The Modernist Period in English Literaturebegan shortly after the beginning of the twentieth century roughly through1965. The period was marked by sudden and unexpected breaks with traditionalways of viewing and writing about the world. The writers of this period focusedmainly on the life people led after the war and how it left them confused abouthumanity. The books are more slowly paced and heavy as compared to the booksthat get published in the world today. There is more of a personal connectionwith the author themselves within their works and gives an insight into theirlives and perspective on everything they were seeing and experiencing, like thestruggles they faced with their mental health.VirginiaWoolf suffered from a bipolar disorder or manic depressive illness, which is abrain disorder that causes unusual shifts in mood, energy and activity levels.
Shewas sexually abused by her step-brothers and had to cope with the death of hermother, sister and her father which added on and intensified her illness.Woolf used her mental illness and thechallenges she faced, and portrayed it in her novel Mrs. Dalloway. This novel Mrs.Dalloway is a reflection of Woolf’s personal struggles. The story raisedissues of feminism, mental illness and homosexuality in post-World War I in England.
Shegives life and a voice to her inner world by imagining the bipolar disordersand illnesses of her characters. She uses techniques like stream ofconsciousness (narrative method) and indirect interior monologue (charactersthoughts) to represent not only her own illusory world but also thehallucinated world of her characters. Woolf was born and raised in London, herlove for her hometown is greatly shown in her novel Mrs. Dalloway. She talks about the chimes of Big Ben, the busy lifethat the people of London had and how the city functioned as a whole.
Woolf’s mental illness and manicdepressive illness are the important elements that plays a significant role inher novel Mrs. Dalloway. Thecharacter is like a self-reflection of herself. It is like she used writing thenovel as a way of self-healing.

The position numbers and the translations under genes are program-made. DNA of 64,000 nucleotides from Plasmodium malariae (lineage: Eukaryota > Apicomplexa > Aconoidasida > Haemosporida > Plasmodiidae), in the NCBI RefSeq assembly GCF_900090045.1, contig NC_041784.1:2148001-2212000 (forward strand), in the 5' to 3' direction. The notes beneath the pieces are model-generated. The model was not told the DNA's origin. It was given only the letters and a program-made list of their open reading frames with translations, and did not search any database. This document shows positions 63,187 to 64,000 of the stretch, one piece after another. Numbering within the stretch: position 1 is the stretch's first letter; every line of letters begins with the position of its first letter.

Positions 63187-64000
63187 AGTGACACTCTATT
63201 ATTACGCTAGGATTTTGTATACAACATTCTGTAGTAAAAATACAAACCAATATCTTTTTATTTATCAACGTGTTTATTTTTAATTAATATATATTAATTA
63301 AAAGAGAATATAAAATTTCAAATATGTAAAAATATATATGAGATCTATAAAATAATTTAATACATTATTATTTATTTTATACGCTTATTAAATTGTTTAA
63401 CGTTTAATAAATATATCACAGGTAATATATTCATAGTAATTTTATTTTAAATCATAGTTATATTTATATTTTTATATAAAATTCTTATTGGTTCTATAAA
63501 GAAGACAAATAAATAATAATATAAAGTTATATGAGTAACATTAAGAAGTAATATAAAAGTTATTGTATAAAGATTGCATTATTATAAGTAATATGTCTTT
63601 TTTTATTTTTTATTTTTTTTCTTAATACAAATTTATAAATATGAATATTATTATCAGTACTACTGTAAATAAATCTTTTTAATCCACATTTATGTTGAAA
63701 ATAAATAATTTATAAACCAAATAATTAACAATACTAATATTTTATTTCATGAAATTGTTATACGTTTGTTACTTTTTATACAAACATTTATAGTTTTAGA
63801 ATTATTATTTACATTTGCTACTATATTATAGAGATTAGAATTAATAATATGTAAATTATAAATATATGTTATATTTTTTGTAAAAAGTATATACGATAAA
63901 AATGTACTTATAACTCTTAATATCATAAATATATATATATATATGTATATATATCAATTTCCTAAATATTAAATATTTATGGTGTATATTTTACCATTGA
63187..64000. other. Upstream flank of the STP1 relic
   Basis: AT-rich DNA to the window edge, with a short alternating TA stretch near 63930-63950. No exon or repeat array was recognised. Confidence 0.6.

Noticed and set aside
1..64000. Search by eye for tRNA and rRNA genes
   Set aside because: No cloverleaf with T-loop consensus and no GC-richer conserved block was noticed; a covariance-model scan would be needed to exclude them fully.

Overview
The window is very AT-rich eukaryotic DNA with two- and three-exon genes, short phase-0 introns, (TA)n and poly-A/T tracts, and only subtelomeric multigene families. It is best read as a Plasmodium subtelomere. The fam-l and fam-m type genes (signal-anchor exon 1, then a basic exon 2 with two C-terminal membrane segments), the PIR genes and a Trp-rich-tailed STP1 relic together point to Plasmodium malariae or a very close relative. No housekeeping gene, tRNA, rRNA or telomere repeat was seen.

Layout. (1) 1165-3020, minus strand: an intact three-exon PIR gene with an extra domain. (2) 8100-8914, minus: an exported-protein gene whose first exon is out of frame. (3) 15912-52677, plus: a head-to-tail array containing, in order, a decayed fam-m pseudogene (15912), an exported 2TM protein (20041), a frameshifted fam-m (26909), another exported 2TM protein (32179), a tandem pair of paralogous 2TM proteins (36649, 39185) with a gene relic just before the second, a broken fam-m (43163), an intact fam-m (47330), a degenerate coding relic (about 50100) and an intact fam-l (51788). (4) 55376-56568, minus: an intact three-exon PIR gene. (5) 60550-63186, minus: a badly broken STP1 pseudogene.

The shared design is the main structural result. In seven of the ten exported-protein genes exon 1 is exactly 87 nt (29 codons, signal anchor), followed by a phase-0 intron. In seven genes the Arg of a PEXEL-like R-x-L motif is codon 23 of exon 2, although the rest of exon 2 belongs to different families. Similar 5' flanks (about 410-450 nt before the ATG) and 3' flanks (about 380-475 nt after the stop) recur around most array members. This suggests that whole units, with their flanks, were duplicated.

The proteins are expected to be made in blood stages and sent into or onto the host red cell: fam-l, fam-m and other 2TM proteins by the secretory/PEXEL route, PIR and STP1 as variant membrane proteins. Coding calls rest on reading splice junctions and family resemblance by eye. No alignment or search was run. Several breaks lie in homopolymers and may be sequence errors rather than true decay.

Woolf’s novel, To the Lighthouse, is another revolutionary work of hers which isadmired for its use of stream of consciousness. The novel examines the idea ofhuman relationships through the lives of the Ramsay family as they vacation onthe Isle of Skye in Scotland. Sylvia Plathis another famous modernist writer that suffered from mental illness. She too,used her illness and integrated it into her works which have become famoustexts from that era.
Plath’s The Bell Jar,is a semiautobiographical novel based on her life and the struggles she faced,it also deals with women’s mental breakdowns and illnesses. The novel isdefinitely enriched with Plath’s experiences of the bitter reality of mentalillness. It gives a glimpse of the difficult life that she led filled withdepression and disorganized breakdowns.From the readings I have done, it seemed that Plathhad decided to get help from a psychiatrist who was confident about conductingelectro-convulsive therapy on her. This later convinced Plath that she wasbound to become insane. She then tried to commit suicide multiple times. Plath beganjournaling and putting her thoughts down on paper.
These writings of hers inher diary and journals showed how extreme her mental illness really was andwhat exactly was going through her mind when she was receiving shock therapy.Her experiences and struggles are reflected through her characters in hernovels. She has communicated to her readers about her life which she has betterexplained through the thoughts and actions of her characters rather than byherself. Plath alluded to the idea that her depression isrooted in oppressive social mechanisms and not simply caused by each individualpatient’s unique and unusual histories. Sometimeswhile reading novels like Mrs. Dallowayand The Bell Jar it is easy to miss outon the connection that it has with the author.
We do not necessarily think thatthe main characters in the novel are almost an exact reflection of the authoritself. So I think that the writings of the modernist writers is arepresentation of the mental illnesses they faced and struggled with.